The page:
RFK, Not Surprisingly, A Pitcher's Park
Today is a great day for baseball. Not just because the Yankees and Angels are going to play a climactic Game 5 tonight. Instead, today is the day that Baseball-Reference.com has made the 2005 Major League statistics available. You can really get lost in that stuff.
One thing I pulled out from the Nats' page - click here to get to it - is the RFK park factor. It comes in at Batting-93/Pitching - 94, good enough to be the 2nd best pitcher's park in the National League, behind Petco Park (which had an astounding 90/91 factor).
I cite this mainly to pat Nats Blog on the back. Way back when, in December of 2004, when the Nats were merely a gleam in Linda Cropp's eye, we here at Nats Blog predicted that RFK would play as one of the strongest pitcher's parks in the league, even going so far as to predict a Park Factor of between 93 and 96 (Well, 93.9 and 96.8). I love it when a plan comes together.
RFK's pitcher-friendly atmosphere makes a difference on the value of the Nats' pitching in trades. Livan Hernandez looks like a solid #1 or #2 pitcher to many teams, made good by his RFK-deflated 3.98 ERA. In reality, Livan had a park-adjusted, ERA+ of 100, meaning he was only a league-average pitcher. Good old Esteban Loaiza was league-average, too, with his 3.77 ERA. His ERA+ was actually quite similar to his performance with the White Sox in 2004 (4.86 ERA, 101 ERA+ adjusted for Coors East, US Cellular Field), yet he will rake in much more in 2006 than the $2.9 million he picked up in 2005. Way to take advantage, Esteban!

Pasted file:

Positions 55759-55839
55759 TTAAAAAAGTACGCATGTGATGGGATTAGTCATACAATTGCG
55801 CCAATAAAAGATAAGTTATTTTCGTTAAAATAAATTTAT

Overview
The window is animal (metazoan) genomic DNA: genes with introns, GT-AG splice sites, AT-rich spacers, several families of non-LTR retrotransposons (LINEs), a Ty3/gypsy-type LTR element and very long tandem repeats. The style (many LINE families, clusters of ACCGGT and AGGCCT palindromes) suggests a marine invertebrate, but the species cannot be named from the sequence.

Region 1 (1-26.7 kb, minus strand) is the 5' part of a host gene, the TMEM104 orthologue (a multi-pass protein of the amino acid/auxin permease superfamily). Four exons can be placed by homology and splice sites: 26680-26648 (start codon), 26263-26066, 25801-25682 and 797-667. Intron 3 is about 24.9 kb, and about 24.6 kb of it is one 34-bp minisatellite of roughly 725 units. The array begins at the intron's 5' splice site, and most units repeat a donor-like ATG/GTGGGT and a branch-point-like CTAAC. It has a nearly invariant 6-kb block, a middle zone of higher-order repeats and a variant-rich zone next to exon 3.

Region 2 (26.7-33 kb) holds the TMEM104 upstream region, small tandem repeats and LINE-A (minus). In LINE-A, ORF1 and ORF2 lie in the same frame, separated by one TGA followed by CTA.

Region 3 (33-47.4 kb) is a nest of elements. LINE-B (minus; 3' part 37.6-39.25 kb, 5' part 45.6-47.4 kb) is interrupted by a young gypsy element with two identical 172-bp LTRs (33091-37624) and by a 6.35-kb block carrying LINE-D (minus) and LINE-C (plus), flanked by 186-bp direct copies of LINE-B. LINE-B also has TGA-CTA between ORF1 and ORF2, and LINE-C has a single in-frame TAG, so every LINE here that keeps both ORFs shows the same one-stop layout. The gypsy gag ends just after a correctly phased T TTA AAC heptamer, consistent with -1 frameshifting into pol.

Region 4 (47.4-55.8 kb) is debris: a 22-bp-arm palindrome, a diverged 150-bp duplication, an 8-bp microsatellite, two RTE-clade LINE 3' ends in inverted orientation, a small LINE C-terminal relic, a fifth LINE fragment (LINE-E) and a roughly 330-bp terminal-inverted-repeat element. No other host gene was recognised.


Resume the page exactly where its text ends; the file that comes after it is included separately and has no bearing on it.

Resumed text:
At some point, the Nats need to take a really strong look at designing the new park to be, a la Petco, an extreme pitcher's park. If they do, they can import low-value pitchers (especially relievers) on the cheap and consistently spin them off for minor league and major league talent. Like the Coors Field effect, opposing GM's have not quite figured out how to adjust for parks when trading talent. And there is no reason the Nats cannot take advantage of the system.